Although the pool removal process itself can be done in less than a week, that does not necessarily mean that you will be able to start changing the yard right away. You may need to wait for sod replacement, grading and landscaping to take place before you can use the yard how you wish.
Weather And The Time Of Year
Swimming pools should not be demolished when the ground is frozen, nor should the job be carried out in inclement weather. Because swimming pool demolition is a project best left for dry days, the project might have to be delayed during rainy periods until favorable weather returns.
The Swimming Pool’s Location In The Yard
Another factor that can have a big influence on how long a pool removal takes is the position of the swimming pool in relation to the remainder of the yard as well as the street. It can take longer for contractors to get the heavy machinery they need into the yard if your pool is situated somewhere that is difficult to access. Having a pool that is surrounded by decking that also has to be removed can also add time to the process. However, if the pool is situated in a part of the yard that is easy for machinery to access, the job can be completed much faster.
The estimate you received from your pool removal contractor should provide information about the expected timeline of the project, along with its costs.
Pool Removal Costs
One of the biggest questions that most homeowners have before embarking on a pool removal project is how much it will cost. There are many factors that will determine how much you can expect to pay to have your pool removed. The biggest consideration is the type of pool removal.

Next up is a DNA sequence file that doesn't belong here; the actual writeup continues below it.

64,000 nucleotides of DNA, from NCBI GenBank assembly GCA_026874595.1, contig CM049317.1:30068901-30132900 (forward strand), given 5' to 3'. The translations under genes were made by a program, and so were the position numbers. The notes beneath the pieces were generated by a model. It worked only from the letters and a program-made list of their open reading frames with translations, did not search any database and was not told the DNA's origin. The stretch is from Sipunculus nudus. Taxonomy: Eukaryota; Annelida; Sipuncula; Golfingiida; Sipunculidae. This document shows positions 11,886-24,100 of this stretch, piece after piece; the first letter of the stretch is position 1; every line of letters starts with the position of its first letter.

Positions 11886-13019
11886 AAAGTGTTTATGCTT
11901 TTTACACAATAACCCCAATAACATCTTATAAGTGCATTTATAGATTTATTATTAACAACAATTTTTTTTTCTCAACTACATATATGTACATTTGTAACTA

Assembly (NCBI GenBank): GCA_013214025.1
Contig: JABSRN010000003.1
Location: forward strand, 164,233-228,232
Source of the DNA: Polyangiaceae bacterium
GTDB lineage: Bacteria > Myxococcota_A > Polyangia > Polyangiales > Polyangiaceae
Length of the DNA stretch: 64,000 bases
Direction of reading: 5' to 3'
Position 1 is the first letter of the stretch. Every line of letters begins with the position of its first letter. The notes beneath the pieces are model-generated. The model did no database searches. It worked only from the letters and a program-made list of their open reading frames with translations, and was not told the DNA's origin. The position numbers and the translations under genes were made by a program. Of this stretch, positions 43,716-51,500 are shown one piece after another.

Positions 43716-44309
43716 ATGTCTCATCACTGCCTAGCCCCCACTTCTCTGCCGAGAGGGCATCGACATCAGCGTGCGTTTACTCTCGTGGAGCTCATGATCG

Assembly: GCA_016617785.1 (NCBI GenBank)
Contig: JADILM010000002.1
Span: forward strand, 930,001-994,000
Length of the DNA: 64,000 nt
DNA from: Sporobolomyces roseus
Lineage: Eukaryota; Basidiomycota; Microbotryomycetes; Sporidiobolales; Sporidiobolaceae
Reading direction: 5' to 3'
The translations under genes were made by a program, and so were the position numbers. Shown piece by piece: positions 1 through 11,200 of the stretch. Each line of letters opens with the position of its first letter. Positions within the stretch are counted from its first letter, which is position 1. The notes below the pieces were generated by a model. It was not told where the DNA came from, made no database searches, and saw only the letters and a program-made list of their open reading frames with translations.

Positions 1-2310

A pool fill-in or partial removal, which is the more affordable approach, can cost around $5000, according to data published by HomeAdvisor. However, it is important to keep in mind that this method does limit the way the land can be used in the future.
A full demolition, on the other hand, may cost somewhere in the range of $9000 to $19,000 because more labor and equipment are needed to remove the pool entirely. For many homeowners, this higher price can be worth it because the process provides additional peace of mind in the form of a more stable ground, and it also protects the value of your home when you sell it in the future.
The Pool’s Size
Larger pools can cost more money to remove than smaller ones. A bigger pool will have more material to haul away, which means that the costs associated with material removal will be higher. In addition, pool demolitions that require the removal of decking, landscaping, fencing or stairs also tend to cost more than straightforward pool removals.
The Pool’s Material
Another factor that influences how much you can expect to pay for your pool removal is the material the pool was made from. Some of the most expensive materials to remove are concrete and gunite because they tend to be very heavy, and it is more difficult to break them down and haul them away. Vinyl and fiberglass, meanwhile, have to be cut before being dismantled and hauled away, but they are lighter and therefore typically less expensive to work with.
Just as a pool that is difficult to access can take longer to remove, it can also be costlier. If contractors struggle to get the equipment needed to remove the pool into your yard, you can expect to pay more for their trouble. In contrast, a pool that is ideally situated for large trucks to back up next to them can lead to a significantly more affordable project.